One of the big, important topics of horn playing is tonguing. A new video making the rounds this weekend is the newest episode of Sarah´s Music, the classical music program by hornist Sarah Willis from Deutsche Welle TV. The episode of interest, “Music and Science,” may be accessed directly here. From the episode description,
Sarah and the team go to the Max Planck Institute in Göttingen, Germany to meet scientists who are using the latest MRI and Motion Capture methods to find out exactly what goes on inside a musician´s body whilst playing an instrument. Sarah talks to kinesiology professor Peter Iltis, head of the MRI department in Göttingen, Prof. Jens Frahm and motion capture specialist Erwin Schoonderwaldt.
“The good part” starts about 1/2 way through the show and it is well worth watching.
The topic is of huge interest as, so far as I know, no horn teacher out there has X-ray vision! I believe that the Willis episode is part of a larger MRI horn study involving Iltis and others, looking not just at tonguing but also at the use of the tongue and oral cavity in general. I understand from recent posts on the Facebook feed of Eli Epstein Productions that Iltis also did MRI studies at the Max Planck Institute with Epstein and with Richard Seraphinoff, and that Seraphinoff fashioned the horn that was used. (He used a similar horn, plastic tubing connected to a natural horn corpus, for practice when I traveled with him on a road trip years ago. And yes, it is the same Peter Iltis of Dämpfer Mitt fame. A brief review is here).
It is a great topic that only recently could be studied safely. Last year I was able to see my own tonguing via ultrasound when assisting a student of mine, Alex Austin, with his Barrett honors thesis project here at Arizona State. I feel I have a very clear handle on how I tongue but, at the same time, I feel sure that certainly I have taught people who used rather different tonguing motions and that the descriptions of tonguing in some well known, older horn books can’t possibly be physiologically accurate. I have tried to address that issue various places in my Horn Matters writings, and for an overview with a connection to this article check my review of the recent publication by Eli Epstein, Horn Playing from the Inside Out (begins here).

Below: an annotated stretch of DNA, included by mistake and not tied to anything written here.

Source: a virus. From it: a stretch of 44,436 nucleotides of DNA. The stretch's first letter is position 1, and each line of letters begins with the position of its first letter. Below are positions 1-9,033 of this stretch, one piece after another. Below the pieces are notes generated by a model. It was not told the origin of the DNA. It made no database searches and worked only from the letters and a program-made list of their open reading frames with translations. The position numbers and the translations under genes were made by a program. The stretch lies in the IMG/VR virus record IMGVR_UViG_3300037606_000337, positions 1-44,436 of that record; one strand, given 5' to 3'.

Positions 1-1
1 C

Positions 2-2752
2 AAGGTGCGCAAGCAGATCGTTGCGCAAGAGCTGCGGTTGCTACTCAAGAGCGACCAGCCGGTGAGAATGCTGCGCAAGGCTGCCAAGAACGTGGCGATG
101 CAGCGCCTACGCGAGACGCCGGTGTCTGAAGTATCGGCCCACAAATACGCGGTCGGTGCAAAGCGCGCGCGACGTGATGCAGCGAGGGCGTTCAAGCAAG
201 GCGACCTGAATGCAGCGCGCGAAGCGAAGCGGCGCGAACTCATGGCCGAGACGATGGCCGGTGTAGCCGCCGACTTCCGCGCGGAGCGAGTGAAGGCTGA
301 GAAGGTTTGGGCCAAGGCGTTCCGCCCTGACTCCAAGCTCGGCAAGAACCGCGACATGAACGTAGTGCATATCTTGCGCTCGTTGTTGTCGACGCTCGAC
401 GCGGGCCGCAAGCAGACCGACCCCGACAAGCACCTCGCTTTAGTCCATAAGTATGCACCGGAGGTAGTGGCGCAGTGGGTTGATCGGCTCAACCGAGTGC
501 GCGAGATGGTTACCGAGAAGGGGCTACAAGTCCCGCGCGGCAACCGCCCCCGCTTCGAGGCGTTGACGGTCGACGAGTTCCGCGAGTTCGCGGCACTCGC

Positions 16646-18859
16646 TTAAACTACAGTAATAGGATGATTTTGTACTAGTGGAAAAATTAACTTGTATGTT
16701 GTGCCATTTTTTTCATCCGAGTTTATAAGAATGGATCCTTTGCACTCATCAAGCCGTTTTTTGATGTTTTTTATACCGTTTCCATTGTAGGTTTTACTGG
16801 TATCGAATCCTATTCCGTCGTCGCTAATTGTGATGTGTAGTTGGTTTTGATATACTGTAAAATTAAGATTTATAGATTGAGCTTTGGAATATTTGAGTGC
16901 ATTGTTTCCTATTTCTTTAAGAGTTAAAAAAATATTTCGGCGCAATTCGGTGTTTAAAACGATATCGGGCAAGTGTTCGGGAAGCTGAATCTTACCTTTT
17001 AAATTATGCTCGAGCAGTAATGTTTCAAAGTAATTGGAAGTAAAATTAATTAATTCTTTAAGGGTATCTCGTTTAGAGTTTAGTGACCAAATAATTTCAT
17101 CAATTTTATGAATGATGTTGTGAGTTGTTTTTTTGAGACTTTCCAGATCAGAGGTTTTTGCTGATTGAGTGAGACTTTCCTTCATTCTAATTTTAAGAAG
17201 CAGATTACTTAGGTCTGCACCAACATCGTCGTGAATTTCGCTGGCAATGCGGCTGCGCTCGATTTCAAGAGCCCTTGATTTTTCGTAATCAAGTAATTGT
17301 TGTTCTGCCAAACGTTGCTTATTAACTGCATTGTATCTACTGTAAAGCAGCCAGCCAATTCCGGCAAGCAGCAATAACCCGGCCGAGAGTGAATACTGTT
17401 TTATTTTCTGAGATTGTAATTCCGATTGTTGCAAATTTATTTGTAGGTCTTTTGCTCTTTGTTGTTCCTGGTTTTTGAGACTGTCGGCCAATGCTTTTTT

Modern MRI studies have opened up this study further in a new, safer way, and I certainly look forward to seeing more of the findings from these MRI studies. [UPDATE: There is another MRI horn video online here. Video quality not as high as you might wish, but includes a close look at Beethoven 3 (starting about half way into the video) with a focus on the larynx and vocal chords.]
Until then, there is an older and not nearly so safe study you can check out on YouTube. I wrote about it in a bit more depth in an article back in 2011 (here) and also in 2010 (here, with a focus on jaw position), but in short it is actual X-ray video of horn playing, filmed as a part of Joseph A. Meidt’s 1967 dissertation, “A Cinefluorographic Investigation of Oral Adjustments for Various Aspects of Brass Instrument Performance.” The video (direct link here) is actually quite similar to what you see in the new Sarah Willis episode, with her MRI video being clearer and offering more detail about the interaction of the back of the tongue and the throat. The big technical difference is this one is performed on a valved horn and allows performance of scale passages into the low range. It is still a little spooky to watch as it is X-ray video, but worth checking out as you can clearly see the tongue motion and jaw position changes by range.
And to close, to those that say looking at videos like these encourages paralysis by analysis, I understand your point but still would say you are better off approaching things from a physiologically accurate direction, and these resources can help in understanding that physiology.